Improving Clinical Communications Between Primary and Secondary Care Clinicians

10th January 2018

Effective communications between clinicians working across organisational barriers is vital to providing integrated, coordinated, patient-centred care, and for delivering the best experience of care and outcomes for patients. There are currently many barriers (cultural, professional, technical, information governance, administrative and financial) to seamless and efficient communication in spite of technical advances and the potential benefits.

In recognition of this, the Sussex and East Surrey STP sought a clinical senate review of how patient-related communications between clinicians could be optimised across its footprint. The review’s focus was on three primary means of communicating about patient care: telephone, email, and shared access to integrated health care records. Many of the findings and recommendations in this report relate simply to the better use of existing modes of communication, more reliable processes, and greater transparency and ease of access to each other. In addition, the importance of clear and timely discharge summaries and clinic letters, co-development of patient pathways, and more opportunities for GPs and consultants (in particular) to interact face to face, will result in higher quality care, a better understanding of each other’s ways of working and needs, and a reduction in avoidable and time consuming supplementary requests for advice.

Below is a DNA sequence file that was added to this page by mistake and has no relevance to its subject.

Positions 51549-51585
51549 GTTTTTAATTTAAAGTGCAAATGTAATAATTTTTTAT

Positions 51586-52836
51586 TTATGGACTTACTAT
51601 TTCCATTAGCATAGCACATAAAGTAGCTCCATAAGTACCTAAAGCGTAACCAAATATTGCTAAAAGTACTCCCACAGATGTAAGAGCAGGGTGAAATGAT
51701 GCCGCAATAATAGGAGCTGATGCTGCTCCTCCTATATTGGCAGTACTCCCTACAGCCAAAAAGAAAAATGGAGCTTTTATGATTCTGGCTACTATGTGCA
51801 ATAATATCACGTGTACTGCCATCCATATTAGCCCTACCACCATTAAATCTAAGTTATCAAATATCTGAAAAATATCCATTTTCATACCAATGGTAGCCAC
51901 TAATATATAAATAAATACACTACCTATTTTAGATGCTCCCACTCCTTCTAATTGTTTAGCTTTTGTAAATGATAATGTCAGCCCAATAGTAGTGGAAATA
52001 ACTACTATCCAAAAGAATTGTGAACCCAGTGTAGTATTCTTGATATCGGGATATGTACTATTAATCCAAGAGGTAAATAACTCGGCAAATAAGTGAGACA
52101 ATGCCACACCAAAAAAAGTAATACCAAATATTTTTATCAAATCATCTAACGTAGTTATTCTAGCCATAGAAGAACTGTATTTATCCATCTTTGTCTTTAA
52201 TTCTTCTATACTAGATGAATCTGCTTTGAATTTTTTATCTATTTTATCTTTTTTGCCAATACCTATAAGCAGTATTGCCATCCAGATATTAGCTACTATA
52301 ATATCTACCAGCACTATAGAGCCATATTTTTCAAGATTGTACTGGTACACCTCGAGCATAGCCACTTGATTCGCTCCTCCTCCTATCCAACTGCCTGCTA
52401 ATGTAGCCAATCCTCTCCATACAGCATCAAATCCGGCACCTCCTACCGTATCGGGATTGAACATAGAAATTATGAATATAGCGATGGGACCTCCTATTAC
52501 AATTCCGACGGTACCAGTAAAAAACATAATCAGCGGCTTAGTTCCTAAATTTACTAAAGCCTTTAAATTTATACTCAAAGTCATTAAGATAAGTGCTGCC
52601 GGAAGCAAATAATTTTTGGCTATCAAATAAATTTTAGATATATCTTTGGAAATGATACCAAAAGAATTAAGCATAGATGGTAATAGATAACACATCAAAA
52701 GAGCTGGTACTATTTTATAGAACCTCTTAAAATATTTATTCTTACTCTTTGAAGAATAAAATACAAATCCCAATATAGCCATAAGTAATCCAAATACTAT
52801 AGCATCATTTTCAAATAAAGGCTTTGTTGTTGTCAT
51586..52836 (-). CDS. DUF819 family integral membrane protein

Whilst the review focussed on the inter-professional communications between primary and secondary care clinicians, many of the findings would equally apply to communications with community health care and social care professionals. Furthermore, whilst this review was undertaken for a specific STP, the issues identified, and the recommendations, can equally apply to other STPs across the country, though recognising that different areas and organisations have evolved their own ways of working, and may require different solutions and focus from others: one size certainly does not fit all.  The benefits of STP-wide solutions and approaches to this issue should be emphasised, and would contribute to the shared clinical culture and practice that STPs can foster. 

Improving clinical communications between primary and secondary care clinicians.pdf

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